SALVAGGIO v. BARNETT was a 1952 Texas appellate court
decision. Lee Salvaggio and Betty James Barnett were
divorced circa 1950. Lee Salvaggio was granted custody of
their two year old daughter, because the trial court thought
that such was in the best interests of the child. Lee
Salvaggio was then living with his parents, who would care
for the child while he was at work. Betty James Barnett was
forced by the divorce to work long hours simply to make
ends meet. No other "unfitness" about Barnett was found
by the court.

Subsequently, both Salvaggio and Barnett had remarried.  
Salvaggio and his new wife had moved into their own
home.  Barnett and her new husband  also had moved into
their own home.  Barnett had had a second child, and she
was now a stay-at-home mom. Under these "changed
circumstances", Barnett petitioned the court for custody of
her daughter, Judy Suzzan Salvaggio.  Barnett's petition
was granted.  That trial court stated, in part:

"During all the time Lee Salvaggio has had the custody of
the child he has cared for her with kindness and attention,
and has provided a home for the child and also has
adequately provided for all her physical needs.  Both Lee
Salvaggio and his present wife are devoted to the child and
have given it love and care.  Lee Salvaggio has only the
one child who lives with him and his wife in their own home
separate and apart from that of Lee Salvaggio's parents. ...

"Lee Salvaggio is a fit and proper person to have the
custody of his child except that he and his present wife,
because of their belief that the Bible requires it, propose to
teach Judy Suzzan Salvaggio that it is wrong to salute the
American Flag, and that it is wrong to celebrate and
exchange gifts at Christmas and that it is wrong to kill
others even in defense of the United States.  Lee Salvaggio
did not formerly follow such beliefs and was in the late war
during which time he was in several battles and saluted the
flag.

"The Court is of the opinion that conditions affecting the
welfare of Judy Suzzan Slavaggio since the rendition of the
decree of divorce have materially changed so that it is now
to the best interests of said child that her natural mother,
Betty James Barnett, should have the custody of said child.
 (The father of said child, Lee Salvaggio, should have the
right to visit said child.) ... The changes of condition
affecting the welfare of such child include the change in the
financial circumstances of Betty James Barnett and her
ability to provide a suitable home for her child.  However, in
arriving at its conclusions, the Court is primarily influenced
by the proposed teachings of Lee Salvaggio and his
present wife with reference to saluting the flag, fighting in
defense of the United States and celebration of Christmas.  
The Court judicially knows that the overwhelming majority
of other children in this state and in the community where
Judy Suzzan Salvaggio will reside and go to school will be
taught to salute the American Flag, to defend the country
against enemies, and will exchange gifts and celebrate
Christmas.  The Court concludes that such fact would
produce problems and conflicts adversely affecting the
welfare of such child.  Without in any way infringing upon
the right of Lee Salvaggio and his present wife to interpret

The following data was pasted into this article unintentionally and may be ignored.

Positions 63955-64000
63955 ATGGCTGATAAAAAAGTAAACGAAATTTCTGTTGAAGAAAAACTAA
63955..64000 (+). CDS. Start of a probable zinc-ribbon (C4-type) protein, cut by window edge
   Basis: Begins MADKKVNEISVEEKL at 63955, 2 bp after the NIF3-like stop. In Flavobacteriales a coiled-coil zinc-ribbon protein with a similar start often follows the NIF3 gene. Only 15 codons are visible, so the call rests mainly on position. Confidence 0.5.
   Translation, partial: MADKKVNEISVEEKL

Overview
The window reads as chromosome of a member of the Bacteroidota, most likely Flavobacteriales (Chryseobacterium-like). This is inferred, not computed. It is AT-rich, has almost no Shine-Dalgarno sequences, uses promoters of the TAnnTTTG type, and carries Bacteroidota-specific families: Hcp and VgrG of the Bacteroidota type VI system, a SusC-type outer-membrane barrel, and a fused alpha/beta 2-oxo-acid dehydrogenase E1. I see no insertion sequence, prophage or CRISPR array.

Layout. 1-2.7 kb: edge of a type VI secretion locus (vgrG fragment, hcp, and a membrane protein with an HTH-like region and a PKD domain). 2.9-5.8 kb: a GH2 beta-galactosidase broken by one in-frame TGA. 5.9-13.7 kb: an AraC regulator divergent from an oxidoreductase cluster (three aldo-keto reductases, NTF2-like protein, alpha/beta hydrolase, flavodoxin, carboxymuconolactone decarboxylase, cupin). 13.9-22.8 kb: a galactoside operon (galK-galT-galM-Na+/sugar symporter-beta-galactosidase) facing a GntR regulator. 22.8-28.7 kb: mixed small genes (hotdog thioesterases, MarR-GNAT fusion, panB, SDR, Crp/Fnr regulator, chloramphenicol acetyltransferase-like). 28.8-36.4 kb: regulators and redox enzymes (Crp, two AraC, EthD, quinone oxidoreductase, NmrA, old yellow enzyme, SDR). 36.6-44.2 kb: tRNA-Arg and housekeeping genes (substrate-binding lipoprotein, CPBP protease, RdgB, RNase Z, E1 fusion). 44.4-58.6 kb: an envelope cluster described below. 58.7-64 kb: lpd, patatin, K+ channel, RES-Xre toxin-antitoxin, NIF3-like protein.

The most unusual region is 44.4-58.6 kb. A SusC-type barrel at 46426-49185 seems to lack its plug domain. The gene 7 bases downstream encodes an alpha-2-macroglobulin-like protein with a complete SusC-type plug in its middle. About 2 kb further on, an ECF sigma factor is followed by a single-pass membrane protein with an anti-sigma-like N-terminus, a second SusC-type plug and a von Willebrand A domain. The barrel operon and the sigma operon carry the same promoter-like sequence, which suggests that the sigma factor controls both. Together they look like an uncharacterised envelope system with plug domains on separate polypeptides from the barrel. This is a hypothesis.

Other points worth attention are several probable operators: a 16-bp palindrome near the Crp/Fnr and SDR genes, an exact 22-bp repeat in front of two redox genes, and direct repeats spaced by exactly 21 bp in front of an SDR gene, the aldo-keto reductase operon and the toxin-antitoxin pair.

the Bible as they see fit, the Court is of the opinion that as
between the natural parents of such child, the best
interests of the child would be served by her being placed
in the custody of the parent who will rear her in the normal
atmosphere of an American home."

Lee Salvaggio appealed, alleging in part that:
"1.  That the court's order depriving appellant of the
custody of his child is illegal in that the changed conditions
relied upon by the court for ordering the change of the
custody to appellee relate primarily to the adoption by
appellant of certain religious beliefs disapproved of by the
court as being harmful to the child.

"2.  That the court's order is illegal in that it denies the
father, having legal custody of his child, of the right to raise
the child according to the tenets of his faith primarily
because the court disapproves of the same as being bad for
the child, contrary to the First and Fourteenth Amendments
to the Constitution of the United States.

In response, this Texas appellate court stated, in part:

"In choosing between parents who are contending for the
custody of the child, a magistrate has only such powers as
the law has conferred upon him to determine whose
custody would best promote the interest and welfare of the
child.  Under the American principle of separation of Church
and State, the secular power is so shackled and restrained
by our fundamental law that it is beyond the power of a
court, in awarding the custody of the child, to prefer, as
tending to promote the interest of the child or surround it
with a more normal atmosphere, the religious views or
teachings of either parent. ... It is in no way contended that
appellant's religious teachings to his child would be
immoral or illegal, but merely that they would be unpopular.

"However, insofar as the court's order giving the custody to
the mother is based on his discretion that a mother's care
and attention for a young female child is for that child's best
interest, the court's order finds ample legal support.

"The court committed no reversible error, and the judgment
is ordered affirmed."
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Jehovah's Witnesses Lose in Court-Often....